Joyce Shoffner would never have predicted that Duke University, an institution she revered and at one time worked for, would put her in a breast cancer clinical trial testing a fraudulent technology.
“They advertised publicly that this science offered an 80 percent cure rate,” Shoffner said. “To have the type of cancer I had, I was just going to do that, there was nobody that was going to stop me, because this was what I was told and this was what I believed was going to happen.”
In July 2008, Shoffner became patient No. 1 in the trial that promised to choose the best therapy for the unique characteristics of her disease. Alas, the groundbreaking genomic predictors pioneered by Anil Potti and his mentor Joseph Nevins, which the trials were testing, would turn out to be fraudulent.
Now, Shoffner—a 68-year-old Raleigh resident, and formerly a biomedical photographer—has the sad honor of being one of only two living plaintiffs in the patients’ lawsuit against Duke.
Shoffner’s voice, which combines the monotone of pain with southern lilt, will not be heard from the stand at the Durham County Superior Court.
The case was settled—she is prohibited from disclosing the terms, but now otherwise she is free to talk.
“It’s always been about genomics and cell lines and datasets, but not about people. All of it was based on people, but the people were kept in the dark,” Shoffner said. “Why did we not at least have honesty? Why was there not some integrity with this when it came to the human life? Why could decent human beings do this to other human beings?”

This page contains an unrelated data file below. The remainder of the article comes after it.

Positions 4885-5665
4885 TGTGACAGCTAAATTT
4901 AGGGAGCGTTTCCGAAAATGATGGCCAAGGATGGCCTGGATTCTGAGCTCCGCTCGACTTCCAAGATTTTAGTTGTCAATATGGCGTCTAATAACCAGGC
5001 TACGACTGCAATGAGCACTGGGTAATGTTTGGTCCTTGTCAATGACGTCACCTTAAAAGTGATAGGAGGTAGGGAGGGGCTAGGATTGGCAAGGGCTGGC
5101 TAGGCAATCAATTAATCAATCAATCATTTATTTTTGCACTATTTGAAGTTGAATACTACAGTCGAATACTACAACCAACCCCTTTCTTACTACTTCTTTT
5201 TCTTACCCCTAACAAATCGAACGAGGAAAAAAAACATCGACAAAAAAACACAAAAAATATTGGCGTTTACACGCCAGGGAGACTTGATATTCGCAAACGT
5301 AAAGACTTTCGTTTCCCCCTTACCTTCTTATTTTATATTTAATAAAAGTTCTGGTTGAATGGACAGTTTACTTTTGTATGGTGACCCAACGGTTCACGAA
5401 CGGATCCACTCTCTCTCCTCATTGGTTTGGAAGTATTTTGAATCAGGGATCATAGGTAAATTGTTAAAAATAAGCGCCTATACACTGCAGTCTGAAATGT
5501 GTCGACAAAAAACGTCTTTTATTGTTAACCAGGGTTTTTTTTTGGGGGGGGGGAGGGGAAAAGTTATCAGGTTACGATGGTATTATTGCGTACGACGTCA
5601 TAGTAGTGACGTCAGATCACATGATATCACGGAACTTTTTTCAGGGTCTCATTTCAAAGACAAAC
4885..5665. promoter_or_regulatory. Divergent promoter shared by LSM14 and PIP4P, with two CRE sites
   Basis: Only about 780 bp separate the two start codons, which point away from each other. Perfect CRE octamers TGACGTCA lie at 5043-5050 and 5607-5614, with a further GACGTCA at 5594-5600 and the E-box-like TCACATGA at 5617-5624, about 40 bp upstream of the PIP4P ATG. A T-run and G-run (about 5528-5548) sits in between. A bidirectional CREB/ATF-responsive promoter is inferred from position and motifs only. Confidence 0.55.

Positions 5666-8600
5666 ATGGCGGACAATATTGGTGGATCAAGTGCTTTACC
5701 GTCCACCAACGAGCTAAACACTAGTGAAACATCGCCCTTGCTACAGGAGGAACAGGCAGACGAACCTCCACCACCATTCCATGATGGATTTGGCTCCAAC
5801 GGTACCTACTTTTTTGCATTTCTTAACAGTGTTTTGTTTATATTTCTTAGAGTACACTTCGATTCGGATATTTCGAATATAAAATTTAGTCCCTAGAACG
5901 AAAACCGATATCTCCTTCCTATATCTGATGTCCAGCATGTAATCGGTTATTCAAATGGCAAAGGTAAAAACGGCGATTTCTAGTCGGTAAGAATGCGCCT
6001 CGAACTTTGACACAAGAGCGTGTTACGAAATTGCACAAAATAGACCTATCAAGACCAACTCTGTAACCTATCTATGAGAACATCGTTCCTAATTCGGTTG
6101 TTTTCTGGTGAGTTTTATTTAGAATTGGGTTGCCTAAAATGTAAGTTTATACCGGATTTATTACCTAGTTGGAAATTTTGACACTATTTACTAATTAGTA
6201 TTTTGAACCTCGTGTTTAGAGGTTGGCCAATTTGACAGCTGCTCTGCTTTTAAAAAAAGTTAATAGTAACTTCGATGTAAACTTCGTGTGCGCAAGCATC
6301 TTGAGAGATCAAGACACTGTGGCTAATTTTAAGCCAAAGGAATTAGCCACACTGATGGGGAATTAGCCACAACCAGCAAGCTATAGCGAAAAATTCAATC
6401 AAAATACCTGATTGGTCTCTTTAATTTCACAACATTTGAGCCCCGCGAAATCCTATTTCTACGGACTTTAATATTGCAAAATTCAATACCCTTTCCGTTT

Shoffner said she did not learn about Potti’s fraudulent data until November 2010—over two years after she first joined the trial. Altogether, 117 patients were treated in Duke’s three phase II clinical trials. Shoffner was one of the 56 patients in the neoadjuvant breast cancer trial.
Some of these patients were seduced by the televised promise Potti made in a Duke commercial.
“The goal is to be able to tell patients with cancer that I’m not just a cancer doctor, I’m here to treat your particular cancer,” Potti said in the ad. “The way to get to that is to do prospective clinical trials. So what I would say to patients is to inquire about prospective clinical trials that use genomic testing to try to determine whether they’re getting the right chemotherapy option or not.”
Potti and Duke’s promises filled Shoffner with hope that her tumor would “melt away.”
“The trials and the exciting hope of the groundbreaking science were all presented to me verbally first,” Shoffner said. “A researcher, doctor, had come up with a way of treating personal cancer—my own cancer, not general cancer, but mine, my tumor.
“They were going to look at the DNA of my tumor, and from that Duke and Dr. Potti would be able to tell which chemo was correct for my type of cancer. They were saying that with this treatment, these tumors—they used the words—‘would just melt away.’
“It wasn’t until I had already agreed to be part of this groundbreaking trial that they then brought someone in to have me sign a consent form.